Some time ago, my vicar Lynn gave me a photo of three pigeons sitting on top of the Church roof in a rather posed sort of way. When I published it, I set a little competition with various categories. I had a number of entries for each and I’m now publishing the winners.
The painting section was won by Rosie Cannon aged 10
The poetry section – a poem about pigeons was won by Kim Herbert
and the photographic section ,a leaping squirell by Mary Bard.
Each of these have been sent a little prize and over the next few days the winning entries will be published here.
Rosie’s picture is first and she has written this about what a she has painted. Well done. It’s an amazing painting from a talented 10 year old
Hi ! I’m Rosie and I created this picture because God inspired me to draw and paint a butterfly because he created them and everything in his world .
A group of us at my church recently shared in a Quiet Day led by our Archdeacon Vanessa.
Her addresses were about different aspects of Prayer – Prayer and silence; Prayer and Place; Prayer and Time; Prayer and the Senses.
Each one has its own way of inspiring and creating reflection. We were encouraged to engage with the gift of silence to ourselves, each other, and especially to God. We were also encouraged to receive the Gift of prayer to us from God and seek the Holy Spirit at work within us. In a beautiful phrase we were to sense ‘God speaking to God from within.’
Looking at Prayer and Place, Vanessa prompted us to think of the places where God has been easily found. She herself, spoke to us of Lastingham in the Cleveland Hills in North Yorkshire. Here the Saxon monk Cedd, pupil of St. Aidan of Lindisfarne, set up a monastery. This same Cedd brought the Gospel to Essex, to Bradwell which was consecrated by his presence and his prayer.
I haven’t been to Lastingham for many years but Vanessa opened up the memory and the experience within me. Below is the poem that I felt encouraged to write.
With it is a poem by Piers who was at the Quiet Day. Inspired, this time by the Abbey of Bec Hellouin in Normandy. Bec in the past supplied us with three Archbishops of Canterbury, Lanfranc, Anselm and Theobald. Bec still has a special relationship with Canterbury Cathedral. Today, only the tower remains of the Norman Abbey but a community of monks live in buildings near the tower. A sister community of nuns live in a convent a short distance away and on Sundays and Feast Days, the monks and nuns worship together. The serene and beautiful worship in their chapel inspired the first of the poems.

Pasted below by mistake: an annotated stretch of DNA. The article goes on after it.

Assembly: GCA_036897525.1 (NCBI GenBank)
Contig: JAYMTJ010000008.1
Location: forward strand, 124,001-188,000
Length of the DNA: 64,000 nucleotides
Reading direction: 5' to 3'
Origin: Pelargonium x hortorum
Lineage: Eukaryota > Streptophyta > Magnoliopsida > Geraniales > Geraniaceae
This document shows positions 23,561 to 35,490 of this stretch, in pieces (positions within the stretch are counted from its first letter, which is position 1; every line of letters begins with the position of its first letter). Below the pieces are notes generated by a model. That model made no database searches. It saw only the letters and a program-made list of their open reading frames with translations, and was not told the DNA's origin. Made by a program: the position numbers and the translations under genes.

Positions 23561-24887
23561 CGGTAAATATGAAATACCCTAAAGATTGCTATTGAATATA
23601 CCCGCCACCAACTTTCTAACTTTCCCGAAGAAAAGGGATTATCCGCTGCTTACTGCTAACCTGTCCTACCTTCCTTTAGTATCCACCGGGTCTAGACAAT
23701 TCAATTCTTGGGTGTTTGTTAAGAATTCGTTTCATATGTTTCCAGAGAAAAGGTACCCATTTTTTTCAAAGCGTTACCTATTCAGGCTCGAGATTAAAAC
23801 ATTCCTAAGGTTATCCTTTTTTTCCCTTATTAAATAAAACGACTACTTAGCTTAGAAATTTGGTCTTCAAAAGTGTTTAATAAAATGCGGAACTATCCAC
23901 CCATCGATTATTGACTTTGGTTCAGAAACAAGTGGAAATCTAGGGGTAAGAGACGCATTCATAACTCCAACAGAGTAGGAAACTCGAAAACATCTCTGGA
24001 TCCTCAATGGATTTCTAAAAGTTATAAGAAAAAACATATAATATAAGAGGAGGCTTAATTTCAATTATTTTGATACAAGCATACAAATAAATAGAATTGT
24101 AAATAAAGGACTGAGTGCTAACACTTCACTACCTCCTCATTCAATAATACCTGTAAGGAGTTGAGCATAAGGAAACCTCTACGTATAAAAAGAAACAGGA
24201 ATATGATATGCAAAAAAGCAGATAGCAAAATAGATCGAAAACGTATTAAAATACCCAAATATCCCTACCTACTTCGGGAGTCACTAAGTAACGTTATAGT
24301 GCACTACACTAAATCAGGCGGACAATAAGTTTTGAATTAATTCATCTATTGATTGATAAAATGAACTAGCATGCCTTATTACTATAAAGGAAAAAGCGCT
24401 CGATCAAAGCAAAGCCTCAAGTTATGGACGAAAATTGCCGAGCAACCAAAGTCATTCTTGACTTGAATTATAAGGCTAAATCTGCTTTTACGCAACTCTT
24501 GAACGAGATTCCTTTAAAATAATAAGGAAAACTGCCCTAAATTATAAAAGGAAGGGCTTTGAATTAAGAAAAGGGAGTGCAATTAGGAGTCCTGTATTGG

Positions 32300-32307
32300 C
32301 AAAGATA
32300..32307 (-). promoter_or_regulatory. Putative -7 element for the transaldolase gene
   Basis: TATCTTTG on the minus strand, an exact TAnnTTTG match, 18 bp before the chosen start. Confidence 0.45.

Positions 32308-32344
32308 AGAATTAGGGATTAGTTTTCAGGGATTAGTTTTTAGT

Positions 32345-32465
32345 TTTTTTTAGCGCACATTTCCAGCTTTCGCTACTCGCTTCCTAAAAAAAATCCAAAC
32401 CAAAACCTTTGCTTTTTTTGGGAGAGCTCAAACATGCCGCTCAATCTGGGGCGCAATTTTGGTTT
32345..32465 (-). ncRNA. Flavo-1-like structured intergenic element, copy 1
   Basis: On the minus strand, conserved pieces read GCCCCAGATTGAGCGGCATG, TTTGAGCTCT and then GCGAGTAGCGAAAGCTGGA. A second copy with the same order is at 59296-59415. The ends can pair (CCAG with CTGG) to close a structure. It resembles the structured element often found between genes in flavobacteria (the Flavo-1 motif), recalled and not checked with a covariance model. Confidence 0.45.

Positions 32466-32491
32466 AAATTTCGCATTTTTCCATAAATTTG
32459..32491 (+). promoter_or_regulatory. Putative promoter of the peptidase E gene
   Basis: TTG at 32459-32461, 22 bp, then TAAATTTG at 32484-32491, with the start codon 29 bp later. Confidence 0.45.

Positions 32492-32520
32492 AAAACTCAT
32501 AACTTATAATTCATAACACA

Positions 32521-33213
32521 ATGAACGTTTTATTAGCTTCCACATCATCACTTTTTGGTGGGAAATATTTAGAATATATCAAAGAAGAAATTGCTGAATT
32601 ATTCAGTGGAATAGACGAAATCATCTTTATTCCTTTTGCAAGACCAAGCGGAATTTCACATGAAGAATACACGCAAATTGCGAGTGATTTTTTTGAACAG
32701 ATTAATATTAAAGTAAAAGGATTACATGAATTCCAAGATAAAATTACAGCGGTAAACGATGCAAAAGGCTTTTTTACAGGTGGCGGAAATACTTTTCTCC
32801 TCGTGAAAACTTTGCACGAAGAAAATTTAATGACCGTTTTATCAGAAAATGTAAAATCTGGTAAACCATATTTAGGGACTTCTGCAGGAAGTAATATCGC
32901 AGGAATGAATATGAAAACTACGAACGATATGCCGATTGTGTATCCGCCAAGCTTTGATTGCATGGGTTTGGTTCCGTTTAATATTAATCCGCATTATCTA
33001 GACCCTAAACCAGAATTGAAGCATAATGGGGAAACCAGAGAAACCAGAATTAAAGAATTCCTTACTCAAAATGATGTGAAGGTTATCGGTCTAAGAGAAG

Both locations express the essence of what Vanessa spoke of to us. Thin places where heaven touches earth and God feels very near.
l’Abbaye du Bec
In my mind’s eye, I return: cream quietness… light bathing ordered stone, the scent of sung prayer hanging low.
Piers Northam 10 July 2021
I come to this place, deep in the hills, where silence and conversation meld into stillness.
God is here, his sanctuary a stone rainbow over the seeker after meaning.
What am I looking for in this place, where the one who drew others to their knees, poured out his soul?
I sense and seek the company of the one who prayed here first, in the shadows of sweeping arches, pillars and faint light.
Seemingly impermeable rock – steeped in suffering and joy; pain and perfection; faltering hope and confident determination – enfolds me as I kneel with Cedd:
exhaling uncertainty… …inhaling God’s blessing and his love.
Geoffrey Connor 10 July 2021
Photos: The Apse Chapel Pennant Melangell Church Mr.G Abbey Church Bec Hellouin Piers Northam Crypt, Lastingham Church. Parish of Lastingham
My friend Joyce Smith has sent another Photo prayer for us to contemplate. It is of a Redshank pausing at Welney.
There’s a story from the Desert Spiritual tradition about St. Antony
St. Antony was one day resting with his disciples when a hunter came upon them. He berated them for their indolence. Antony asked him to draw his bow and shoot an arrow. Puzzled, he did so. Antony asked him to do it again. He did so but when Antony asked him a third time, the man protested that if he carried on his bow would break with the strain.
Just so, said Antony, as we would if we did not from time to time rest and relax.
When I received Joyce’s latest tweet and photograph, this saying came to mind.
I thought too of something Cardinal Basil Hume once said, initially to novices he was teaching but it is applicable to all. “When you are busy in the market place, always have a nostalgia for the desert.”
In the midst of busy lives, in order to keep them grounded as well as in lives often filled with distraction, yearn to spent time with God. We need to pay attention to both the active and passive parts of us and hold them in balance. Jesus could not have done what he did do if he had not constantly gone off to be with his Father.
It’s not an easy thing for us to do which is why Cardinal Hume talked of having nostalgia for quiet. That is also why, having the Redshank moment is important. Seize the moment when you can be still (As St Cuthbert did in my blog about Cuddy’s Isle).
The other point, of course is, that you should be careful of using busyness to avoid being alone with God! He knows how to get round that one, so you can’t fool Him.
As the Hunter was to learn with St Antony, without these moments you simply break.
Think about how you can, like the Redshank, just pause and allow the water of God’s grace refresh you, flowing around and into you. That is what the Redshank shows us when she stops and allows the waters to flow around her.
Standing in this grace, God will restore your soul.
Thank you Joyce for sharing your photo and its message.